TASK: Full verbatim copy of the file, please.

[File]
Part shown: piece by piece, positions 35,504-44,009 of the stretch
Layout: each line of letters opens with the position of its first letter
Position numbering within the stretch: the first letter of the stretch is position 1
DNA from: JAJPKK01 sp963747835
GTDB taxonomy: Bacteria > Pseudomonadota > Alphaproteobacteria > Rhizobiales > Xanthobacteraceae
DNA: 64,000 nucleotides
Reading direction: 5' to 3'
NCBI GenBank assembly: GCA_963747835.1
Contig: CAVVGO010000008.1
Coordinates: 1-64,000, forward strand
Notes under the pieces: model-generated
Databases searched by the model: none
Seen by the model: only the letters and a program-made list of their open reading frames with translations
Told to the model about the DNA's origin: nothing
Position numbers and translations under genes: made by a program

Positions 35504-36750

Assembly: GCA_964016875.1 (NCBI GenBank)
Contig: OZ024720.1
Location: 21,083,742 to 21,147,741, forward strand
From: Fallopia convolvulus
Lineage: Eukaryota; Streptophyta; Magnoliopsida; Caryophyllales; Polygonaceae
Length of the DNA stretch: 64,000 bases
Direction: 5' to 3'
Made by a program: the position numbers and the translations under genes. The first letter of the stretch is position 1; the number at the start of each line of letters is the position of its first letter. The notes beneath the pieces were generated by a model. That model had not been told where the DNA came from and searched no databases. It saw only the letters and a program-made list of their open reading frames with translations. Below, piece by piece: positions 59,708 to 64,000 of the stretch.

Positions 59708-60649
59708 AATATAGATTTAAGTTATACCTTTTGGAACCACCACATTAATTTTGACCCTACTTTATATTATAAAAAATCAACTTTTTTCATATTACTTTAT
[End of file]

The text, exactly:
Part shown: piece by piece, positions 35,504-44,009 of the stretch
Layout: each line of letters opens with the position of its first letter
Position numbering within the stretch: the first letter of the stretch is position 1
DNA from: JAJPKK01 sp963747835
GTDB taxonomy: Bacteria > Pseudomonadota > Alphaproteobacteria > Rhizobiales > Xanthobacteraceae
DNA: 64,000 nucleotides
Reading direction: 5' to 3'
NCBI GenBank assembly: GCA_963747835.1
Contig: CAVVGO010000008.1
Coordinates: 1-64,000, forward strand
Notes under the pieces: model-generated
Databases searched by the model: none
Seen by the model: only the letters and a program-made list of their open reading frames with translations
Told to the model about the DNA's origin: nothing
Position numbers and translations under genes: made by a program

Positions 35504-36750

Assembly: GCA_964016875.1 (NCBI GenBank)
Contig: OZ024720.1
Location: 21,083,742 to 21,147,741, forward strand
From: Fallopia convolvulus
Lineage: Eukaryota; Streptophyta; Magnoliopsida; Caryophyllales; Polygonaceae
Length of the DNA stretch: 64,000 bases
Direction: 5' to 3'
Made by a program: the position numbers and the translations under genes. The first letter of the stretch is position 1; the number at the start of each line of letters is the position of its first letter. The notes beneath the pieces were generated by a model. That model had not been told where the DNA came from and searched no databases. It saw only the letters and a program-made list of their open reading frames with translations. Below, piece by piece: positions 59,708 to 64,000 of the stretch.

Positions 59708-60649
59708 AATATAGATTTAAGTTATACCTTTTGGAACCACCACATTAATTTTGACCCTACTTTATATTATAAAAAATCAACTTTTTTCATATTACTTTAT